There could be an easing of sanctions on Iran’s economy.  Iran wants to enrich its uranium to the level of 19.5%, close to the 20% “weapons-usable” threshold.  Perhaps an agreement that would limit Iran to enrichment to 5%, or allow the outsourcing of enrichment, might be a deal that would allow the Iranians the “win” of being able to keep its uranium enrichment program, while at the same time calming some of the fears of Western powers of its ability to convert its nuclear-power program to a nuclear-weapons program.

5.  Regional Winners and Losers

What powers would be the winners if the Iranian nuclear talks reached fruition, and the economic sanctions were lifted?

  • Syria—Iran’s influence couldn’t be ignored in negotiations with the Assad regime
  • Turkey—could reignite its trade with Iran, which has resisted US and EU sanctions on Iran and has only complied under pressure (trade has been down 40% year-on-year in the first eight months of 2013)

What powers would be the losers?

  •  Most obvious loser would be Israel, which has remained steadfast in opposition to any deal with lifts sanctions.  The above-ground heavy water reactor facilities in Arak are most vulnerable to potential Israeli attack.
  • Saudi Arabia would no longer have a weakened adversary in the Middle East “Cold War”, and its Sunni clients would face opposition from Shia militant groups in the region such as Hezbollah.  It would also face increasing competition within OPEC because of increase production of crude oil (see section 6 on Economic Impact of Sanctions).

6.  Economic Impact of Sanctions

The sanctions have caused the economy to shrink, and it will not go back to pre-sanction levels (2011) until 2018.  But if the sanctions are lifted, non-oil exports could be carried out more easily, and this would improve Iran’s foreign currency levels.  The highest profile impact of the sanctions has been the reduction in the production of crude oil.  Back in 2007, Iran was producing 4 million barrels per day, and now it is only producing close to 2.5 million barrels per day.  This means that exports have been cut almost in half, although exports have been rising slowly as Asian economies that deal with Iran find ways to deal in their own currency.  For example, India is paying for oil with rupees.  China is paying for its oil is investing in Iranian petrochemicals in order to get around sanctions.  If sanctions are removed, the oil production could go from its current 2.5 mb/d to 3.5 mb/d by 2018.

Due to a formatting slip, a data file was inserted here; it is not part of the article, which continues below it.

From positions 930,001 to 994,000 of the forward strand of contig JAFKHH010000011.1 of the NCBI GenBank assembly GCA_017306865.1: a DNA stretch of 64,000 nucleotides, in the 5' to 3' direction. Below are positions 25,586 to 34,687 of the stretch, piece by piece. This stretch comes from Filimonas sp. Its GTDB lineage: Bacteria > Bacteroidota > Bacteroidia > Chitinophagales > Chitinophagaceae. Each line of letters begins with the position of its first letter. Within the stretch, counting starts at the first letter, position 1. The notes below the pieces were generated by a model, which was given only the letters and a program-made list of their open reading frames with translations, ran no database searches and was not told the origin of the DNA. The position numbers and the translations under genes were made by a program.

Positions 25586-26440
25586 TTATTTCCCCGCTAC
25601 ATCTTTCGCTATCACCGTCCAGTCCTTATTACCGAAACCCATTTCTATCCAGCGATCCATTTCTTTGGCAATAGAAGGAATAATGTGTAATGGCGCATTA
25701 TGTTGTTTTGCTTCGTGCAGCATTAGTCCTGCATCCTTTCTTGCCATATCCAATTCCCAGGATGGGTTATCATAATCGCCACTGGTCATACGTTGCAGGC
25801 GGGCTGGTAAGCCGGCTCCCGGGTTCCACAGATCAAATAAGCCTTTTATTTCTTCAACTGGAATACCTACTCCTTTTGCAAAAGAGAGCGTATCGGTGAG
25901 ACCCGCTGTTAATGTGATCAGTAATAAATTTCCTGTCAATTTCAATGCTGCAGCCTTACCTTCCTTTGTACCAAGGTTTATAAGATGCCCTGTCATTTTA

There increase in production would lead to tensions in OPEC, which is currently dealing with the increasing production coming from Iraq.  Saudi Arabia is hoping that Iran’s oil production is also curtailed by the continuance of economic sanctions. 

One of the segments most effected by the imposition of sanctions is the currency.  The rial has been devalued twice since sanctions started.  Exchange rate was 12,000 rial to the dollar in 2012, and it is now at 25,000 to the dollar.  Central bank has the ability to maintain the rial at this level for quite some time.  Iran exports a lot besides crude oil.  Weakness of rial makes the non-oil exports more attractive in comparison.  The consumer prices have gone down.  The current 40% inflation will come down as the monetary authorities try to slow the growth in liquidity, and it will end up at 10% by 2018. 

Its market size and relative isolation still makes Iran attractive.  Iran is a solidly middle-class country, with an educated population which is well aware of international trends.  A lot of investment in infrastructure could be lucrative.

Looking outside of Iran, how could a breakthrough in nuclear negotiations impact oil prices?  An ease of tension would help remove the “political risk premium”, which was at evidence last year when there was a potential threat by Iran of a blockade of the Straits of Hormuz in retaliation for a threatened strike by Israel on its nuclear facilities. 

There has been a concern over how well Iranian oil production capacity was shut in by the sanctions.  Iran was holding a lot of its production was in floating storage, and able to maintain stable production levels for a while.  It has since had to shut down production.  If the shut down was done in a relatively clear-cut and professional way, Iran’s production could increase its production smoothly and rapidly if sanctions are lifted.